THE RETIREMENT RULES ARE CHANGING

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Congress recently passed, and the President recently signed, a bill called the Setting Every Community Up for Retirement Enhancement Act (SECURE Act).  This brings major changes to the retirement landscape that will affect all retirement savers going forward.  These are the most sweeping changes to the retirement rules in my entire 13-year career.  Let’s walk through the most impactful changes:

1) Changes the age to start required minimum distributions from age 70.5 to age 72

This is good news for those who don’t need to take money from their retirement accounts because they are still working or have other funds they can tap for retirement expenses.  This change allows more time to strategically plan for those who retire before 72 and want to take advantage of low tax years by doing Roth conversions.  I can also appreciate the starting date no longer being a “half” age, which is incredibly annoying for most people.

This only applies to people turning 70.5 in 2020 or later, meaning if you have already started taking your required distributions you will still need to take them going forward, even if you are not yet 72.  Certainly an unfortunate break for anyone who turned 70.5 in 2019.

2) Allows traditional IRA contributions past age 70

This change is finally bringing the traditional IRA up to speed with all of the other retirement accounts available.  Roth IRAs, 401ks, 403bs, SEP IRAs and more all allow contributions past age 70 if you qualified.  The traditional IRA will finally join this group and that’s good news for those who are still working and looking to save in a tax-deferred manner.

3) Eliminates the stretch IRA for non-spouse beneficiaries

By far the most impactful change in the entire bill, in my opinion, is the death of the stretch IRA.  In the past, if you inherited an IRA you could transfer it to an inherited IRA in your own name and take out the required minimum distributions over the course of your life.  This allowed tax deferral on the majority of the account and meant inherited IRAs could grow for decades for young beneficiaries.

Now the rules say that for anyone who passes away in 2020 or later, the entire IRA balance must be empty by the end of the 10th year following the death of the original IRA owner.  There are several exemptions to this new rule:

  • Spouses
  • Disabled beneficiaries
  • Chronically ill beneficiaries
  • Individual who are less than 10 years younger than the original IRA owner
  • Certain minor children, but only until they reach the age of majority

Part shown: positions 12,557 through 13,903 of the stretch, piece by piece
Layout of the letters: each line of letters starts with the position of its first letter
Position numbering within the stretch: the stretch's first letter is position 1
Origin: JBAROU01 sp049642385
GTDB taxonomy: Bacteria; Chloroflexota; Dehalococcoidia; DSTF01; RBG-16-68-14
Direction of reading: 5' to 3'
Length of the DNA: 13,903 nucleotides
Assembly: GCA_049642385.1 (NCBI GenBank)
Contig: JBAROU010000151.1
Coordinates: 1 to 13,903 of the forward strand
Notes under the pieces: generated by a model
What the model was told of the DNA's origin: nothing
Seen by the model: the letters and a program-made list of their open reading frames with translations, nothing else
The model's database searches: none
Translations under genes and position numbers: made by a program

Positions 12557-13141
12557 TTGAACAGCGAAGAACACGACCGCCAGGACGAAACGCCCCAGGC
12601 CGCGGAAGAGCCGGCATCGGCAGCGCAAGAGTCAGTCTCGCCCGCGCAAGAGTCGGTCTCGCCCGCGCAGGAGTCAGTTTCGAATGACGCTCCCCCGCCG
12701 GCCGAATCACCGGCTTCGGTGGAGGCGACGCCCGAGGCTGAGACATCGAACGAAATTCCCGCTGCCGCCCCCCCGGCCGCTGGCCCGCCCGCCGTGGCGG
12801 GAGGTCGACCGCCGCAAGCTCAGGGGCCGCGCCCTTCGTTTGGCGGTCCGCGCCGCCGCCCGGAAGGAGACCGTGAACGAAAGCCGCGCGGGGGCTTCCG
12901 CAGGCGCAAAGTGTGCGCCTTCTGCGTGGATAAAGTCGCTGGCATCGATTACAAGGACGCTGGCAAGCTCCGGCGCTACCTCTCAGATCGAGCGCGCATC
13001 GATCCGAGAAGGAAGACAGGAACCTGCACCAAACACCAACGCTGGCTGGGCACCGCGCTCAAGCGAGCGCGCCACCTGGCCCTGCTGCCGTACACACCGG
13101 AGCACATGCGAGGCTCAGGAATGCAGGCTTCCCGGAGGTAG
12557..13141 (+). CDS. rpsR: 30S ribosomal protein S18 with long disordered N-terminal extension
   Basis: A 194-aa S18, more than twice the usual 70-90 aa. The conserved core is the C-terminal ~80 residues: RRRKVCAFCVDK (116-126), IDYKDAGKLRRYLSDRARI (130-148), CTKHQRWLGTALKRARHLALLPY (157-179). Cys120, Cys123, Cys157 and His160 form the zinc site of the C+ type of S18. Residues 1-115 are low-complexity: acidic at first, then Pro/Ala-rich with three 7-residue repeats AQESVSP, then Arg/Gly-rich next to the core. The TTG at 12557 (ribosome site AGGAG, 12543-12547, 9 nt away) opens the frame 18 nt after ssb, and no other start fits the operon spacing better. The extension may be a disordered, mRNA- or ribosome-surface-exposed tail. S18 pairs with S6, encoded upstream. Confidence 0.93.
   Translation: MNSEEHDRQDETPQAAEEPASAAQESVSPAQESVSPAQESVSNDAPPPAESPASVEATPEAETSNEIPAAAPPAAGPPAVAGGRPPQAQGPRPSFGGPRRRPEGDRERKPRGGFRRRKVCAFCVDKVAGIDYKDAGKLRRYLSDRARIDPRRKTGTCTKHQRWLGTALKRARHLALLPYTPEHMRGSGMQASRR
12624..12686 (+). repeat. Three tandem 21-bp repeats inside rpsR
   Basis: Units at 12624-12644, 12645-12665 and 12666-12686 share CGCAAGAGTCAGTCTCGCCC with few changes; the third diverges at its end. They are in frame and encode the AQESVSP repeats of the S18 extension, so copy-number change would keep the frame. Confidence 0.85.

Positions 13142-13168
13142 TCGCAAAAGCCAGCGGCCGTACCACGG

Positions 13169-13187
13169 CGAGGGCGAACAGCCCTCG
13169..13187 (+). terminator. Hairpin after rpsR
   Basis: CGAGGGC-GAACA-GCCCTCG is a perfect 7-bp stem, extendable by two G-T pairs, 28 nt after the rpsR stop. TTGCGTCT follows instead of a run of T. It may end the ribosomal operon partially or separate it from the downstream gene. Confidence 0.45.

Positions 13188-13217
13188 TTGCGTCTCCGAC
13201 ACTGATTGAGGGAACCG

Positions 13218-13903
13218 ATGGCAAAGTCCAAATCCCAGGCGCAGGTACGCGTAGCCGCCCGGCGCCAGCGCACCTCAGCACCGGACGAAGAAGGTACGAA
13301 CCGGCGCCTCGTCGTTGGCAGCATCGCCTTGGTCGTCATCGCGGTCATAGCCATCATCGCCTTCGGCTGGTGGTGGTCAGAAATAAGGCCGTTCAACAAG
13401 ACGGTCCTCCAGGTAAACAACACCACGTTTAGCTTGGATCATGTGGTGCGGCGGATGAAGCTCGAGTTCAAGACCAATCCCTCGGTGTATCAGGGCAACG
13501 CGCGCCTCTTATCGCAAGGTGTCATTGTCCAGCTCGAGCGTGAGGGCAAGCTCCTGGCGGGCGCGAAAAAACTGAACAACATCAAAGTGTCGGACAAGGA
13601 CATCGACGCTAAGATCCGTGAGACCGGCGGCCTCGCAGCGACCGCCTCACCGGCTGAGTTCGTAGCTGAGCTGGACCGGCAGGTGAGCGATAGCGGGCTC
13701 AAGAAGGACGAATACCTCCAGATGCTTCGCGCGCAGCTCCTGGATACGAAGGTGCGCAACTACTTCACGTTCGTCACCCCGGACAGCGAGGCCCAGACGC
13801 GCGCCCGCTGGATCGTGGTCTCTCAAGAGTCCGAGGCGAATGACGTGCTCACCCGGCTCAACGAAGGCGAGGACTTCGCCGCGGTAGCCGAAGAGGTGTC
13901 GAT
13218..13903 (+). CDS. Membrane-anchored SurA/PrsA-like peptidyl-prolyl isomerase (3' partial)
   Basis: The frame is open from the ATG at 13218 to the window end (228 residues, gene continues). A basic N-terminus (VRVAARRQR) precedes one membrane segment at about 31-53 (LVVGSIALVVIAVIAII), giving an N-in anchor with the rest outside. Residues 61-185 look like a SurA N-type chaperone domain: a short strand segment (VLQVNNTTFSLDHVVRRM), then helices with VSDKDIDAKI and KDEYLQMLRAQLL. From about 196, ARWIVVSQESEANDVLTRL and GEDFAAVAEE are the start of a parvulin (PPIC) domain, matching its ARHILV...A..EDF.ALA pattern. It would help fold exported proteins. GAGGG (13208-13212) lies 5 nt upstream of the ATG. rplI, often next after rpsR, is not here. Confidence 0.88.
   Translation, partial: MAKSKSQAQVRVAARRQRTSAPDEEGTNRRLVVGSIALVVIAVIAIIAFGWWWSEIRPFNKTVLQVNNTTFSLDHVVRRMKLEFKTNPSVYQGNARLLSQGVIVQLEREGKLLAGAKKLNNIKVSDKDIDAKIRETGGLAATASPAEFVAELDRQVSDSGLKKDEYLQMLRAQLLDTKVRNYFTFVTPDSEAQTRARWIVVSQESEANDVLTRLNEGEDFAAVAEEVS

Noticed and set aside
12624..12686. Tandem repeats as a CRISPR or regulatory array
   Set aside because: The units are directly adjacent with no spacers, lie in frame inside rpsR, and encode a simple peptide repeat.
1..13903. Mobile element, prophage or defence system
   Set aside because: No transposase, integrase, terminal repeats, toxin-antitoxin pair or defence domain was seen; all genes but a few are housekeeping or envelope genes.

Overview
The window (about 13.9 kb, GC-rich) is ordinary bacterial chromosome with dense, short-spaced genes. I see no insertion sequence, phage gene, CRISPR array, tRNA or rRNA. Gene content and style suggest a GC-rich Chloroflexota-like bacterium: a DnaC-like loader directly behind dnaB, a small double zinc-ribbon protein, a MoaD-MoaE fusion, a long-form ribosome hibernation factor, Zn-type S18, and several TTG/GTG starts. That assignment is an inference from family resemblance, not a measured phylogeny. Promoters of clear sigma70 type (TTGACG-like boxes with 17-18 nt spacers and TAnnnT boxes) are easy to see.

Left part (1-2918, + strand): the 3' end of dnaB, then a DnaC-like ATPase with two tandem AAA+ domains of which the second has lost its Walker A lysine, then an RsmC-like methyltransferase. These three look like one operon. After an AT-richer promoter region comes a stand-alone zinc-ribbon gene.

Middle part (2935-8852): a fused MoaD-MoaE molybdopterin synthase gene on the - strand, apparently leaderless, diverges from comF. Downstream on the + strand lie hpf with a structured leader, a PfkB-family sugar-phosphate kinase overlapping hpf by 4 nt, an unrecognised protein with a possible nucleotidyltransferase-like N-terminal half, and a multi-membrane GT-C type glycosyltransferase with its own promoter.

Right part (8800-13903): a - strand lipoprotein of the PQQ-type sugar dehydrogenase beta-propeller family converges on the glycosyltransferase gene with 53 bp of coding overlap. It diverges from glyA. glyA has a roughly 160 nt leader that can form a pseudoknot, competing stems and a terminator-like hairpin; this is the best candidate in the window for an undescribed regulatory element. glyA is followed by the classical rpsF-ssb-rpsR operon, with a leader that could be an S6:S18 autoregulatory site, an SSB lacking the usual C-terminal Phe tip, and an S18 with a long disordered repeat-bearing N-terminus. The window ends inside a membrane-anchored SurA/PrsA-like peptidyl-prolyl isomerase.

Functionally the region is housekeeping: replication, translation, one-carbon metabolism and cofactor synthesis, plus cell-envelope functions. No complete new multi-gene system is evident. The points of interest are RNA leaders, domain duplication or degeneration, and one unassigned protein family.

This means non-spouse beneficiaries who do not meet the exemptions will have to empty IRAs much faster than they used to.  This will generate substantial tax revenue for the government and potentially result in much higher taxes due by the beneficiary.  Interestingly enough, required minimum distributions for inherited IRA’s are eliminated with the new law; the only requirement will be that the account must be emptied by the end of the tenth year.

This means tax planning for parents and children will become even more important. Generational tax planning may be the new frontier for those with retirement accounts, as people aim to minimize the impact of this change.

4).  Allows 529 distributions for student loan payments

The 529 will finally be able to repay principal and/or interest from qualified education loans.  There is a $10,000 lifetime limit on this qualified withdrawal, but it is a per-person limit, so funds could also be used for a beneficiary’s siblings’ student loans. The 529 plan will also allow funds to be used to for expenses related to apprenticeship programs, provided the program is registered with the Department of Labor.

5).  Penalty-free IRA withdrawals of up to $5,000 for birth/adoption of a child

This new exception to the early withdrawal penalty will allow each parent to withdraw up to $5,000 from their retirement account per child without penalty.  A “new” $5,000 exception is available if another child is born or adopted.  The parents have one year to take the distribution, beginning either on the birth date or the finalization of the adoption.

6). Removes fiduciary obligation for retirement plan sponsors who allow annuity options in plans

Traditionally, plan sponsors have avoided adding lifetime income options to 401k plans for fear that if the insurance company ran in to financial problems then participants could take legal action against the sponsor, who has a fiduciary obligation to look out for the participants.

This all changes now as the insurance companies have successfully lobbied a change that provides the plan sponsors a fiduciary safe harbor, meaning they can’t be held responsible for selecting a lifetime income provider that fails.  This is a concerning change for those who ultimately select the annuity option if the insurance company does fail.  Who will they turn to when their monthly payments stop?

Unfortunately, the insurance industry has shown in the past, mostly via the 403b market, that they don’t always have consumers’ best interests at heart.  It remains to be seen how this space will evolve, but the end result surely will be more annuities available through 401k plans.

Over the next few weeks there will be more information that comes out regarding the SECURE Act and the retirement issues it affects.  We will continue to study the bill and develop planning strategies to ensure we can help you avoid problems and take advantage of opportunities.

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